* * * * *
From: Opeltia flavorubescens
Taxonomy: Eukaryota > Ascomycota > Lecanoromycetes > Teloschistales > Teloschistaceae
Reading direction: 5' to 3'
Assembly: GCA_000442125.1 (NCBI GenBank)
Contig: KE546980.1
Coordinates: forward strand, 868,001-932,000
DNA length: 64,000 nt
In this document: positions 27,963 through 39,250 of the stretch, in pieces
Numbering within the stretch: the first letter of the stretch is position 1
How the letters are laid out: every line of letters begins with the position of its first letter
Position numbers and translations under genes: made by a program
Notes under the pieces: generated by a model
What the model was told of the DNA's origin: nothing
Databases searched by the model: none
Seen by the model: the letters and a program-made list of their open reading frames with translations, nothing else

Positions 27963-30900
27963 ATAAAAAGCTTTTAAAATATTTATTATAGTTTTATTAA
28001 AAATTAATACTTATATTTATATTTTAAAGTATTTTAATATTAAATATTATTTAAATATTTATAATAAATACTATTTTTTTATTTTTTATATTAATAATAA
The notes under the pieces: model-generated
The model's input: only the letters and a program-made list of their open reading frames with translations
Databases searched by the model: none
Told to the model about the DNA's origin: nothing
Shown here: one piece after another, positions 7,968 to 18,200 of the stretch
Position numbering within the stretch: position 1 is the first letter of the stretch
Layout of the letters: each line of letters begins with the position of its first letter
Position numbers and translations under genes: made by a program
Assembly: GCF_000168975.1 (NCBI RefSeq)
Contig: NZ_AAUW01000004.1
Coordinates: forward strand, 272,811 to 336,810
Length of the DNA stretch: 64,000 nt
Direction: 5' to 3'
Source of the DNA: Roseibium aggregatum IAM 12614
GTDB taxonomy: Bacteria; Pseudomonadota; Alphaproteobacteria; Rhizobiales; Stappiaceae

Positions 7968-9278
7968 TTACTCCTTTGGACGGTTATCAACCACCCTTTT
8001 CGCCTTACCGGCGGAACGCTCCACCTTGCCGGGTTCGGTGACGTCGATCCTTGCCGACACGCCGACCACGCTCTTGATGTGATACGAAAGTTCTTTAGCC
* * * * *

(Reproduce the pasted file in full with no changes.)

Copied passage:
From: Opeltia flavorubescens
Taxonomy: Eukaryota > Ascomycota > Lecanoromycetes > Teloschistales > Teloschistaceae
Reading direction: 5' to 3'
Assembly: GCA_000442125.1 (NCBI GenBank)
Contig: KE546980.1
Coordinates: forward strand, 868,001-932,000
DNA length: 64,000 nt
In this document: positions 27,963 through 39,250 of the stretch, in pieces
Numbering within the stretch: the first letter of the stretch is position 1
How the letters are laid out: every line of letters begins with the position of its first letter
Position numbers and translations under genes: made by a program
Notes under the pieces: generated by a model
What the model was told of the DNA's origin: nothing
Databases searched by the model: none
Seen by the model: the letters and a program-made list of their open reading frames with translations, nothing else

Positions 27963-30900
27963 ATAAAAAGCTTTTAAAATATTTATTATAGTTTTATTAA
28001 AAATTAATACTTATATTTATATTTTAAAGTATTTTAATATTAAATATTATTTAAATATTTATAATAAATACTATTTTTTTATTTTTTATATTAATAATAA
The notes under the pieces: model-generated
The model's input: only the letters and a program-made list of their open reading frames with translations
Databases searched by the model: none
Told to the model about the DNA's origin: nothing
Shown here: one piece after another, positions 7,968 to 18,200 of the stretch
Position numbering within the stretch: position 1 is the first letter of the stretch
Layout of the letters: each line of letters begins with the position of its first letter
Position numbers and translations under genes: made by a program
Assembly: GCF_000168975.1 (NCBI RefSeq)
Contig: NZ_AAUW01000004.1
Coordinates: forward strand, 272,811 to 336,810
Length of the DNA stretch: 64,000 nt
Direction: 5' to 3'
Source of the DNA: Roseibium aggregatum IAM 12614
GTDB taxonomy: Bacteria; Pseudomonadota; Alphaproteobacteria; Rhizobiales; Stappiaceae

Positions 7968-9278
7968 TTACTCCTTTGGACGGTTATCAACCACCCTTTT
8001 CGCCTTACCGGCGGAACGCTCCACCTTGCCGGGTTCGGTGACGTCGATCCTTGCCGACACGCCGACCACGCTCTTGATGTGATACGAAAGTTCTTTAGCC